Dartmouth College, a school with a notoriously rowdy and widespread Greek culture, is taking action to curb misconduct on the Hanover, N.H., campus by banning hard liquor.
On Thursday, school President Philip Hanlon announced that starting March 30, all students, regardless of age, will be prohibited from possessing hard alcohol on campus. The school’s Greek societies have also been warned that they need to improve their behavior or risk being banned.
The measures come at a time when school officials across the United States are considering ways to crack down on a culture of excessive partying found at many colleges. The White House says the behavior has led to an “epidemic” of sexual assault on school campuses.
According to the National Institute of Alcohol Abuse and Alcoholism, 1,825 college students between the ages of 18 and 24 die each year from alcohol-related unintentional injuries and 97,000 students are victims of alcohol-related sexual assault or date rape.
Dartmouth’s plan, entitled Move Dartmouth Forward, is just one response to the party culture. Instead of banning fraternities, Dartmouth is experimenting with new rules to make the campus safer.
“In the majority of alcohol-induced medical transports, it is hard alcohol – rather than just beer or wine – that lands students on a hospital gurney,” Dr. Hanlon told students during a speech Thursday, The New York Times reports. Consequently, “hard alcohol will not be served at events open to the public, whether the event is sponsored by the college or by student organizations.”
The crackdown affects beverages that are 30 proof or higher, approximately the upper limit of most wine.
The decision came after months of deliberation over how to respond to a wave of student misbehavior that officials claim tarnished the school’s reputation and led to a 14 percent decrease in applications two years ago. During the past several years, there have been numerous accounts of sexual assault and hazing on Dartmouth’s campus.
In 2012, Andrew Lohse, a Dartmouth student called national attention to these practices with an article in the student newspaper about his fraternity’s hazing rituals.
"I, my fellow pledges and all pledges since, have been implicitly encouraged to treat Dartmouth women with about the same respect with which we treated each other in our social spaces: none," Mr. Lohse wrote.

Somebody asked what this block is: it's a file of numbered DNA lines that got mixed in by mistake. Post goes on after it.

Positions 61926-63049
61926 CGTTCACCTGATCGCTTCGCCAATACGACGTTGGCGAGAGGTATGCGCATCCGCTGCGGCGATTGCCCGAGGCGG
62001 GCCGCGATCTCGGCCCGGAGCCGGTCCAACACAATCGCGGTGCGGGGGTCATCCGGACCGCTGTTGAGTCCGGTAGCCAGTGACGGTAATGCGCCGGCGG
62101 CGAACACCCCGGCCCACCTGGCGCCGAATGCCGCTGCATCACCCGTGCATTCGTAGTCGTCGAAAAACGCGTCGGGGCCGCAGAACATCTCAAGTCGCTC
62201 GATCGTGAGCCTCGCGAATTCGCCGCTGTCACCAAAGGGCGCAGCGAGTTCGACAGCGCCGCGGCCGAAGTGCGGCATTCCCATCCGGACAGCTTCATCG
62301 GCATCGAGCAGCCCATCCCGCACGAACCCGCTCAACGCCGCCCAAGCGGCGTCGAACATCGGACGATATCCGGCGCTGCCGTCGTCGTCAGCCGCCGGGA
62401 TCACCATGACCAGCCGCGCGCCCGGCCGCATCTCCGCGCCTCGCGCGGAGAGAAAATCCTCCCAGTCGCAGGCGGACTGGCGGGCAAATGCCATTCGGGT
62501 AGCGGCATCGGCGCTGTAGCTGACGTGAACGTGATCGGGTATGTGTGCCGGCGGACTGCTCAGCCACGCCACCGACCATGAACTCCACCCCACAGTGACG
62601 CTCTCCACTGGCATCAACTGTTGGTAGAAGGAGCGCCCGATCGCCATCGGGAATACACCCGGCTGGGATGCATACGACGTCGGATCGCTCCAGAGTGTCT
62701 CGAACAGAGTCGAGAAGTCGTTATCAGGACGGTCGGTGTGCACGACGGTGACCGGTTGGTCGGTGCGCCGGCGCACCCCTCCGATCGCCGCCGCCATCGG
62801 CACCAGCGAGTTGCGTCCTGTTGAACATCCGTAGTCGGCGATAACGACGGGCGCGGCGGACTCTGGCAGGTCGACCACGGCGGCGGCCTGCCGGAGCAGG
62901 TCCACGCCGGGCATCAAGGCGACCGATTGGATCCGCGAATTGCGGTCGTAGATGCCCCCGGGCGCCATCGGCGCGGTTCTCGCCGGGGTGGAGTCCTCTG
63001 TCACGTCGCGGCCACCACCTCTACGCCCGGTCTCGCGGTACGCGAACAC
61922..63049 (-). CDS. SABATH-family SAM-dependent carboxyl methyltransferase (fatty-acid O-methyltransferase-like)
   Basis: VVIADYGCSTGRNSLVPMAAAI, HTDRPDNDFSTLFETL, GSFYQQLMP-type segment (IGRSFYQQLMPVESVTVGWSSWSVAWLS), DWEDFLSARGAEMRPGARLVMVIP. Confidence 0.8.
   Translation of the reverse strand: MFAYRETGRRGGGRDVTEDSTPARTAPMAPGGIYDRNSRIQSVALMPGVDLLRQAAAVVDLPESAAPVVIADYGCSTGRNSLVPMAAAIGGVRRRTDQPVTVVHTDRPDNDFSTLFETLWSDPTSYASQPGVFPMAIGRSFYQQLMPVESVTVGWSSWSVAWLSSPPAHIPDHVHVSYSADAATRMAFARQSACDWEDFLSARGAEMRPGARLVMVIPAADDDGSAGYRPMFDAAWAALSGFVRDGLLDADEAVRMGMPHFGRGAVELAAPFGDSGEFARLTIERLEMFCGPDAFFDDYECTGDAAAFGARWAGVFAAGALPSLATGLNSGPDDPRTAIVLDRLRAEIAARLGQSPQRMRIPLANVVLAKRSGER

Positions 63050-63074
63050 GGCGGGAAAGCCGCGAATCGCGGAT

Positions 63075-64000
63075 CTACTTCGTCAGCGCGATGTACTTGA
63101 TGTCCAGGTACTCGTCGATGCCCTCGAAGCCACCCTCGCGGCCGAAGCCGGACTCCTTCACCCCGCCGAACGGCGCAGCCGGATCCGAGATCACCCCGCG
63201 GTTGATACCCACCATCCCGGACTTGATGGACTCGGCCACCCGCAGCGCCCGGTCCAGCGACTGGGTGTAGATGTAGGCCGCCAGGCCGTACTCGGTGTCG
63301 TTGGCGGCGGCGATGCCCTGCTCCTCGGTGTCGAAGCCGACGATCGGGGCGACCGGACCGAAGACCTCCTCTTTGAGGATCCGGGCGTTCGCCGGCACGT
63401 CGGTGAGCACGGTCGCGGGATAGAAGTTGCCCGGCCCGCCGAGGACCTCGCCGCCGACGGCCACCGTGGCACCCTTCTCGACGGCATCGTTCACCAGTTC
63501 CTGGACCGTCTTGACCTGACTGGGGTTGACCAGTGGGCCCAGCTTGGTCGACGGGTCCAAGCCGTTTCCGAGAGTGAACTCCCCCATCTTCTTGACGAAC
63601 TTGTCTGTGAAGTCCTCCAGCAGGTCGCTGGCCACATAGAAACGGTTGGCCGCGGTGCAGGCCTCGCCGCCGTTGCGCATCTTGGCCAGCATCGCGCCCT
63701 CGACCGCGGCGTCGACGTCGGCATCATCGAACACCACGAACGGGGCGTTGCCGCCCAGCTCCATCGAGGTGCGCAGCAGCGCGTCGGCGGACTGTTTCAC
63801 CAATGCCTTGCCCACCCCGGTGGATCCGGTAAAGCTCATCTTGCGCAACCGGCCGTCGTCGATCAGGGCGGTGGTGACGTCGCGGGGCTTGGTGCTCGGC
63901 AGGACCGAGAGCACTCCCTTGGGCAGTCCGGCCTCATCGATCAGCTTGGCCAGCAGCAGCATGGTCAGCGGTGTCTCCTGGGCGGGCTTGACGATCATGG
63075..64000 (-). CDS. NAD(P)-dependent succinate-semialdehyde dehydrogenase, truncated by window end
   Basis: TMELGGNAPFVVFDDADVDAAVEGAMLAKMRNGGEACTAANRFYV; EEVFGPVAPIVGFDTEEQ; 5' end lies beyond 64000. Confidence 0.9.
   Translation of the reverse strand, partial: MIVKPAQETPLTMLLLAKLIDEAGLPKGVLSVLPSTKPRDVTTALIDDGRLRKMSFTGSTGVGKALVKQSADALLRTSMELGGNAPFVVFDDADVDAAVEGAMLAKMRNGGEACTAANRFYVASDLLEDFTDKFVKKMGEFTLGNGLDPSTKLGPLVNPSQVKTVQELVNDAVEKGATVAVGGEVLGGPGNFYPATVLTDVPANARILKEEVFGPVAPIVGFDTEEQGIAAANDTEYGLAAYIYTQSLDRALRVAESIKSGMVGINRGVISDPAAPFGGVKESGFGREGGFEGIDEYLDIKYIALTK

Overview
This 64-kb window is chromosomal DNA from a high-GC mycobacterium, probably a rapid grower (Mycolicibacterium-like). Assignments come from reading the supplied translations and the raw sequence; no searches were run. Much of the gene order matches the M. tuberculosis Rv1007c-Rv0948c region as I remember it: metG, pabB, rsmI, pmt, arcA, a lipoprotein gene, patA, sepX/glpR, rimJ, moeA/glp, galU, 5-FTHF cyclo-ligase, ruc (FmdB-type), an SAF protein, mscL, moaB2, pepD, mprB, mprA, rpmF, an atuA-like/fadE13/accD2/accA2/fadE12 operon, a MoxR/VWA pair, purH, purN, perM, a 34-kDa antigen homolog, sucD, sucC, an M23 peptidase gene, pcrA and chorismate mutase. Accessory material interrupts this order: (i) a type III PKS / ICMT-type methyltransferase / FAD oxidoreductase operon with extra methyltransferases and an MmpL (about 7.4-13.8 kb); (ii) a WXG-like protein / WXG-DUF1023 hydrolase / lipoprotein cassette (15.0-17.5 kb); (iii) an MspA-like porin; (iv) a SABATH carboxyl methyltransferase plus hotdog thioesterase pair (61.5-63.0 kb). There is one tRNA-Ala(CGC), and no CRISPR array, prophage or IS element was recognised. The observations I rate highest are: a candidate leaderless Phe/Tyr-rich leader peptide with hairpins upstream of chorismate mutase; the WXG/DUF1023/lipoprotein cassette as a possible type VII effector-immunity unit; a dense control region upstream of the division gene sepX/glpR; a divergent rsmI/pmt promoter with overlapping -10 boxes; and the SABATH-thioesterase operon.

Hanlon assumed the helm of the college a year later after then-President Jim Yong Kim left to serve as president of the World Bank.
Hanlon's new plan envisions the creation of alternative spaces for social activities outside of fraternity and sorority houses, which have until now been the most popular locations for student socializing. Faculty members will take a more active role in residential life on campus and a code of conduct will be drafted for both individual students and Greek societies. Students will also be expected to participate in a four-year sexual violence prevention education program. The program will include a “consent manual” with “realistic scenarios and potential sanctions to reduce ambiguity about what is and what is not acceptable,” The Wall Street Journal reports.
“Colleges and universities across the country face the issues I’ve detailed today,” Hanlon said in his speech. “We are not alone in facing them. But we will take the lead in saying 'no more.’ ”
Dartmouth is not the first school to take such strong measures to address misconduct on campus. In Sept. 2014, Swarthmore College in Pennsylvania banned hard alcohol, drinking games, and drinking paraphernalia from campus events.
In early January, the University of Virginia banned hard alcohol at fraternity parties after a now-discredited Rolling Stone article alleged that a gang rape had taken place in one of the school’s fraternity houses.
That same month, Brown University banned alcohol in fraternities and announced that a comprehensive review of its alcohol policy will be conducted as part of the school’s “intensified efforts to prevent and address sexual assault,” according to The Wall Street Journal.
Dartmouth College is one among more than 50 elite US institutions that the Department of Education is investigating to verify whether their policies on sexual assault violate US laws requiring equal treatment for men and women in higher education, Reuters reported.